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Return to Film in 2012

Now we are back in Hong Kong I thought that like a year ago, I would do a recap of the year in film – but rather than show images I love from the last year on their own – I thought I would also talk a bit about what has changed in the last 12 months in film both for me and for the world of film.

So let’s start with this blog.

The nice people at WordPress send me a summary of my blog each year now and within this they tell me about what people read and how many people read my posts.

Since starting on WordPress, four out of five of the most popular posts are from the Return to Film series; which are generally found when people google film cameras.

The Return to Film articles can be found on these links;

The Return to Film

The Return to Film – Cameras

The Return to Film – Colour Negative Film

The Return to Film – B/W

The Return to Film – Colour Reversal Slide Film

I am thinking of doing an update this year that will most likely look at the 2nd hand camera market and lessons I have found from the last couple of years of finding good cameras to use and the prices of reasonable kit. I think I can honestly say I haven’t bought anything that either didn’t work as it was meant to or was just terrible at its job apart from a couple of purchases I made of new plastic cameras.

However if I hadn’t started with the plastic, I wouldn’t have ended up moving onto much better things in film and so for that I am not going to bad mouth them. They fill a necessary space in the market that brings people kicking and screaming back to film.

The last 12 months has not been as doom and gloom for film as digital camera sellers would have you think, with only minor changes in what you can buy and a vast range of films being made available in more shops worldwide than the last few years.

Some films have disappeared for good and some new products have arrived on the scene to allow the manufacturers to simplify their offering.

The most notable has to be the disappearance of Fuji Neopan 1600 B/W which is a real shame as there are options but nothing as good, fast and small grain as this film. The good news is that the amount of this film in the world means that you can still find it in most good outlets and stock up while it still exists.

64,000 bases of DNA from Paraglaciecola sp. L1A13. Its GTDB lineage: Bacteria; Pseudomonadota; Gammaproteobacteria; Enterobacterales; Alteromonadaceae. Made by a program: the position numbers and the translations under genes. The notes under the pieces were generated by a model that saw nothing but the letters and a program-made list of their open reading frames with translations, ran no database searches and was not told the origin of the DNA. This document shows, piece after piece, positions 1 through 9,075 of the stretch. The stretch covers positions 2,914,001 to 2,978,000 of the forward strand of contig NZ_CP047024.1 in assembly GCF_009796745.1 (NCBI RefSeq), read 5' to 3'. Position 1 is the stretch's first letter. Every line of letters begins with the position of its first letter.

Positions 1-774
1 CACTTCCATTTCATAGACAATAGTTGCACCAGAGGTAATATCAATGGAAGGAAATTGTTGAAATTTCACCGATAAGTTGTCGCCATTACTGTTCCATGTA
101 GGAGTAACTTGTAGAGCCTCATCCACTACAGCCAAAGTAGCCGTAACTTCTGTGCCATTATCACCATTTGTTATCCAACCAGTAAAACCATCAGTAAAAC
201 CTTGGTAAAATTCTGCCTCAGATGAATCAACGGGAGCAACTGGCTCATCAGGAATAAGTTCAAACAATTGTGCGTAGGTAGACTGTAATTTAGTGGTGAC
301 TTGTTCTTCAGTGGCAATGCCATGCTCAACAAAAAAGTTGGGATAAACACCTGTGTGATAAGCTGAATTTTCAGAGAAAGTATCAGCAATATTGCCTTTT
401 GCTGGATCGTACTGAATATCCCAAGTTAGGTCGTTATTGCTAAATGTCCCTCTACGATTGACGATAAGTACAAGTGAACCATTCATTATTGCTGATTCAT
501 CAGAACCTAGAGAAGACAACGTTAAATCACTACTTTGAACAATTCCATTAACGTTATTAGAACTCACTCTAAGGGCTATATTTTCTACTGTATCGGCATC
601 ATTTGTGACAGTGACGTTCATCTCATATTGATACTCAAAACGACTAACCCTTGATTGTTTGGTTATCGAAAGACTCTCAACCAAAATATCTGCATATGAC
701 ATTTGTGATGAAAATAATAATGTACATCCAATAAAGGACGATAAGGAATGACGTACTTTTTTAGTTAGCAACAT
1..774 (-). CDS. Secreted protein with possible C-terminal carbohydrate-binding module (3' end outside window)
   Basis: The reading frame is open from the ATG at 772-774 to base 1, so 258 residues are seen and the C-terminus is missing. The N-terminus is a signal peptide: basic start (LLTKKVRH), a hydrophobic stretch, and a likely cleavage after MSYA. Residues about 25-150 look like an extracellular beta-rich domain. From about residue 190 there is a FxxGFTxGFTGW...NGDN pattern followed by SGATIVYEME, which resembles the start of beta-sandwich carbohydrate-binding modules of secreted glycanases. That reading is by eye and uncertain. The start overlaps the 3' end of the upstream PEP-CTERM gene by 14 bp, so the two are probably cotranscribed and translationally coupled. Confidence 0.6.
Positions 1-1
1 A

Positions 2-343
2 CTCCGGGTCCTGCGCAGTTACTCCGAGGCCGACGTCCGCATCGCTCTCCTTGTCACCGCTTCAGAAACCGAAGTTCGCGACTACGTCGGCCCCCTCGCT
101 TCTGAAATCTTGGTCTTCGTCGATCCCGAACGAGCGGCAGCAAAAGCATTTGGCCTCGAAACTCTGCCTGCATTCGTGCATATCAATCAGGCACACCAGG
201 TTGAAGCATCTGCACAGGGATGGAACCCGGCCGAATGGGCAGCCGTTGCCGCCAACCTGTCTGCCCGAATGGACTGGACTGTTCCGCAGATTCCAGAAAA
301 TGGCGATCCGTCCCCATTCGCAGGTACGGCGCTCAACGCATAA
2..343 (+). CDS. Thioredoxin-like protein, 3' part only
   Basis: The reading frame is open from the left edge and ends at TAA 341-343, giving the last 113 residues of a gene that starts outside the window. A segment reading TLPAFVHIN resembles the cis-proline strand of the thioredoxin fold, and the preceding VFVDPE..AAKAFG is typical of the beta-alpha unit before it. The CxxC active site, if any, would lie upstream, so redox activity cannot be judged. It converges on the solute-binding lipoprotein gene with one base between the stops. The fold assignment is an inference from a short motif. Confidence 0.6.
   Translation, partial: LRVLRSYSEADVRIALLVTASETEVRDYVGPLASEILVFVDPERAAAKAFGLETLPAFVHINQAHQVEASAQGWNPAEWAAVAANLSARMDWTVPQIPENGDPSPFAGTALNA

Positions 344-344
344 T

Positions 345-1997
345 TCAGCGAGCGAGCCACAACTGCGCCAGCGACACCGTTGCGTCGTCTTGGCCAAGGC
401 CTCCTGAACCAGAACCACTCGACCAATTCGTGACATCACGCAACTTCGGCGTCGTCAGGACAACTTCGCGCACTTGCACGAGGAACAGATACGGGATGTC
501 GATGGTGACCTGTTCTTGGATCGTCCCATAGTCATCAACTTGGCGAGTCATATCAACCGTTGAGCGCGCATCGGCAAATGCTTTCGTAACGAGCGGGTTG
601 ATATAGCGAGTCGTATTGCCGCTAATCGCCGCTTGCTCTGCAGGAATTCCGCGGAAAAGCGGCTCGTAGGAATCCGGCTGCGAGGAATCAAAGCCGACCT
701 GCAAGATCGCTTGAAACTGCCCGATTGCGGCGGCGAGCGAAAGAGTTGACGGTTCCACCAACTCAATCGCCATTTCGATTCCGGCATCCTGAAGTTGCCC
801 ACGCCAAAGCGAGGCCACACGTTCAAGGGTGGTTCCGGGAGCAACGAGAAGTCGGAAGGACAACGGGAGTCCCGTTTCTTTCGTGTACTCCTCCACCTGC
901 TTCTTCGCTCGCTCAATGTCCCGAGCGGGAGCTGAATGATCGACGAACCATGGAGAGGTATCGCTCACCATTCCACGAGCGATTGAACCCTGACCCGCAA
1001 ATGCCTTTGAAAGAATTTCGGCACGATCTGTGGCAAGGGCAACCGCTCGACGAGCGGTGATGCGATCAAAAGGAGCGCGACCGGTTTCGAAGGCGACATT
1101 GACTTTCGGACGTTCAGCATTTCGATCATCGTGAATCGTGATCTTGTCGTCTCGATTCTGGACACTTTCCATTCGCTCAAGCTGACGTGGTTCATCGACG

Kodak also simplified their 400 colour film with a new Portra that they say is made specifically for scanning and not printing like the old versions of the Portra films. It is however a great film for colour reproduction and saturation and remains my fast colour choice as below of Lola in the back of the car in South Africa.

2012 will probably see more of this move as film companies reduce their total range by making less options of the same film available.

The best news is that film sales are on the up for the first time in years as more young film users are coming to this medium as an addition to their digital cameras.

This year may bring a major change as Kodak are not out of the hot water they have been in for some time yet – with the group expected to file for bankruptcy last year they are not out of the red by a long way. As mentioned before in this blog, Kodak don’t just make Film any more but make some of the best sensors you find in high end digitals these days – including all of those used in the Leica M8 and M9 ranges. Kodak saw what was happening to film before many companies in the market and went heavily into digital before most people we now take for granted and thankfully still make one of the best researched ranges of film available.

If you haven’t Returned to Film yet then a brief amount of time on ebay is going to show you that the vast amount of second hand kit available on this and many other sites should make you do so and fast. If you don’t still have an old film camera in the family (ask your parents or grand parents) then buying a second hand SLR and prime 50mm lens is going to cost you a whole lot less than a new Lomo style camera, it won’t be made of plastic and is going to give you better shots and more options than the plastic ones ever will.

So finally I have to add my New Years resolutions for film in 2012.

Firstly, I am going to simplify the number of cameras I have by keeping only the ones I use and putting the ones I dont use onto ebay.

The same goes for film where I am only going to use the few specific films that always deliver and stop buying bad film or film that doesn’t work consistently.

And finally, 2012 is going to be the year where I make the move to Hasselblad. This doesn’t mean I am going to love my Ukrainian family any less but a significantly more reliable MF camera is where I need to go with all the travelling I have to do for work.

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Posted by simon on January 9, 2012
1 Comment Post a comment
  1. 01/27/2012

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    Reply

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